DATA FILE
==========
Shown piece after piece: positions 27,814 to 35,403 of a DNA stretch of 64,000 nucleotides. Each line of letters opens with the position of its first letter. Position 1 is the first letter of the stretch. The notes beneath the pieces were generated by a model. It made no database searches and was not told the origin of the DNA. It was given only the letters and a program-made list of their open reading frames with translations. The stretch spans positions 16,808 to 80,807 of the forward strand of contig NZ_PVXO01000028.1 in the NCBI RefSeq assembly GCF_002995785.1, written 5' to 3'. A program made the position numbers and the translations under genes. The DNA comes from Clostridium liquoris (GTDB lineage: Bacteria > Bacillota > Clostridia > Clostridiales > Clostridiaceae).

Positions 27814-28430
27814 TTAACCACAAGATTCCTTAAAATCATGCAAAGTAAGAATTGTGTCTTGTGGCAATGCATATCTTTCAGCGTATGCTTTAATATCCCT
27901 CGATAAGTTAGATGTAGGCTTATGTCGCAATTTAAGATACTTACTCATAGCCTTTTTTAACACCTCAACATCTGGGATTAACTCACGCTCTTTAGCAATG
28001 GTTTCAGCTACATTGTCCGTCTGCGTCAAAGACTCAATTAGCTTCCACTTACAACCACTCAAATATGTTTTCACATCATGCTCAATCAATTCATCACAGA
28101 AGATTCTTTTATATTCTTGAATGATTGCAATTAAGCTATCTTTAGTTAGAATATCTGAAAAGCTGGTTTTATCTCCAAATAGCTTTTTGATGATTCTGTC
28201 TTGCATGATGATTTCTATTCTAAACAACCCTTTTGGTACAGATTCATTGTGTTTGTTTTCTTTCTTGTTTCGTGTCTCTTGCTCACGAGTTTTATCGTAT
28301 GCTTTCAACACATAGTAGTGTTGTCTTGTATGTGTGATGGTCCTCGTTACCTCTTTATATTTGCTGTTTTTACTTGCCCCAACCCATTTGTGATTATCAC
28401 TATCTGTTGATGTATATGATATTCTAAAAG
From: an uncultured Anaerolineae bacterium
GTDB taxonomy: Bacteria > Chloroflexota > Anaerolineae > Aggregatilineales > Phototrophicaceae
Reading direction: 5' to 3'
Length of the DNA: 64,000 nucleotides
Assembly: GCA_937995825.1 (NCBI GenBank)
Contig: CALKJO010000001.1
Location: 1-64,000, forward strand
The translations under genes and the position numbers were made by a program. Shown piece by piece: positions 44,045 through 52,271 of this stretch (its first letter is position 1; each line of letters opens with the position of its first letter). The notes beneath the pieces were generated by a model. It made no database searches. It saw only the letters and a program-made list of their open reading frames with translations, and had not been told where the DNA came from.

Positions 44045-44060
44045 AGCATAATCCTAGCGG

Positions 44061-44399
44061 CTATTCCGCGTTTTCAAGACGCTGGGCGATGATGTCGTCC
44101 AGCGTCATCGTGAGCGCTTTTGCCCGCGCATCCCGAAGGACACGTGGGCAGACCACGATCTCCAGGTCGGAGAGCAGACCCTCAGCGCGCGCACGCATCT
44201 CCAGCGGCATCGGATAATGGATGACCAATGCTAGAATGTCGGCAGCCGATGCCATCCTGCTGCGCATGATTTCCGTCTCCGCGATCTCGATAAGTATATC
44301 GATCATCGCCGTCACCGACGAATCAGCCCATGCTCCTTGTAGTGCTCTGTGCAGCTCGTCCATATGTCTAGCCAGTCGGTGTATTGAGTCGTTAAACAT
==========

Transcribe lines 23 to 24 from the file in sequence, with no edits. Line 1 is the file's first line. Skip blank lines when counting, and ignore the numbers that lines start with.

44201 CCAGCGGCATCGGATAATGGATGACCAATGCTAGAATGTCGGCAGCCGATGCCATCCTGCTGCGCATGATTTCCGTCTCCGCGATCTCGATAAGTATATC
44301 GATCATCGCCGTCACCGACGAATCAGCCCATGCTCCTTGTAGTGCTCTGTGCAGCTCGTCCATATGTCTAGCCAGTCGGTGTATTGAGTCGTTAAACAT